As we have all have heard baseball is a game of failure and being able to manage those failures over the course of the season. Lately, I have been seeing a troubling trend with hitters, their idea of success is completely clouted and holds no water. I hear it every weekend, “oh coach I did great I went 4-4” or “I did horrible I went 0-4” success and failure to hitters these days revolves around getting hits. Now don’t get me wrong, I love hits just as much as the next person, BUT I understand that is not the end all be all. The problem with this mentality is that you are judging yourself based off of something that you cannot control. Like it or not, you have no control over getting a hit or how many hits you get. You can certainly influence the number of hits you are probable to get but it pretty much stops there, more on this later. It is downright silly to judge yourself solely based on how many hits you got in your previous game. I like to refer to this as the illusion of control, this is the tendency for people to overestimate their ability to control events, it occurs when someone feels a sense of control over outcomes that they demonstrably do not influence.
With this mentality, this leads to a lot of instability in the hitter’s confidence and ultimately, performance. Because they do not have a strong set of goals and their idea of success is off they instead need something concrete to turn to. As a coach, there have been countless examples when I have seen someone go 0-4 and be more of a force than someone who went 3-4 in the same game. When defining success first we need to be able to clearly define the things that we have control over. For me those things include: approach for each at bat/pitch, hitting the ball hard, and getting off your best swing, and being on time. Every one of those is a lot more controllable than trying to find the hole in every at bat. Also, if we do these things well our chances of hitting the ball hard skyrocket, which increases the probability of you getting a hit. It’s much like someone saying, “I want to lose weight,” well if it was as easy as saying it everyone would be skinny. It’s the same thing with hitting, wanting to get a hit is not enough, not by a long shot. You need to have a process to fall back on in order to keep you on track.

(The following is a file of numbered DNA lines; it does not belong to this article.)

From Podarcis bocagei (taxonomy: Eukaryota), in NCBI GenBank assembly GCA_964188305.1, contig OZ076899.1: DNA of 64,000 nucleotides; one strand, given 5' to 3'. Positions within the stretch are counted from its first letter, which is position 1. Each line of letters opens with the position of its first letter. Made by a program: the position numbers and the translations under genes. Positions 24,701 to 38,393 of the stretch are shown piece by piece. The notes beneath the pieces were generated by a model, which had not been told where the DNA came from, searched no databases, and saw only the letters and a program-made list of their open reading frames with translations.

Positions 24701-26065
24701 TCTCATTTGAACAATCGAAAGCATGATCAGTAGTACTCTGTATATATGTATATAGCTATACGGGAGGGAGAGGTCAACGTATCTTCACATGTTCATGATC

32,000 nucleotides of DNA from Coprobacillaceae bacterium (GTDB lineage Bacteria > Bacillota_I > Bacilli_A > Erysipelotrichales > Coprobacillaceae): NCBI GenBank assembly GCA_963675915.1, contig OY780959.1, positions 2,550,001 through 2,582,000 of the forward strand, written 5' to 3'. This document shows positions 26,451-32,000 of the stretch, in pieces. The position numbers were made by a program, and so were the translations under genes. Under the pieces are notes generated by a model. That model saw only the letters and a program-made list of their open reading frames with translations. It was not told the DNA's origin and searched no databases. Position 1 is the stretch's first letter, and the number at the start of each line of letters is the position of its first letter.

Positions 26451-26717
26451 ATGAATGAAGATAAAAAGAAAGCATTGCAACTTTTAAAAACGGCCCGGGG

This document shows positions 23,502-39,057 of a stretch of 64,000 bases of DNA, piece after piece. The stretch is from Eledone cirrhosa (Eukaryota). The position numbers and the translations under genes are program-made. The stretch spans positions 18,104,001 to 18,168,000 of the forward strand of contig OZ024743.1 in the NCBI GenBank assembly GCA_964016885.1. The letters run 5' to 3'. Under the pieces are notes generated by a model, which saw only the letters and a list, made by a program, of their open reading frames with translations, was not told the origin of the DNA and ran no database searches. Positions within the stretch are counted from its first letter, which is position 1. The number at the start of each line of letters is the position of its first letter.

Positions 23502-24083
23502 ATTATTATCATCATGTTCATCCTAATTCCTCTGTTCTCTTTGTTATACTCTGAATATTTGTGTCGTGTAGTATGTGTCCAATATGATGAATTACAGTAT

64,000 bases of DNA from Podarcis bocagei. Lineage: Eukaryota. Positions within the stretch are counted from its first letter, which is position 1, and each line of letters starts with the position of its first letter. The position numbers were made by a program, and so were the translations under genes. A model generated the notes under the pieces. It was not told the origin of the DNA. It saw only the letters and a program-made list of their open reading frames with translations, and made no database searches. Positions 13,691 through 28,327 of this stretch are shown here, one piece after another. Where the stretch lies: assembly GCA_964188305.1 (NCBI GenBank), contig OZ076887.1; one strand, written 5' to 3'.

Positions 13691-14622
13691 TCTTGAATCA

Having an approach for every at bat/pitch is important because you need to have a good idea of what is coming in order for you to have a chance at consistently hitting the ball hard. Notice I said hit the ball hard, not getting a hit or putting the ball in play. The people who hit the ball the hardest always win. All too often hitters go up and look fastball and adjust or even worse just look to hit the first pitch that is a strike. With the name of the game being hitting the ball hard we need to have a sense of speed, shape and type of pitch it will be in order to have our best chance of squaring something up at close to our max ability. If we have a solid approach then we can have the feeling of being in the batting cage and knowing what is coming. After all a big reason guys hit better in the cage is because they know what speed, type, and shape the pitch is going to be and they can time it up accordingly.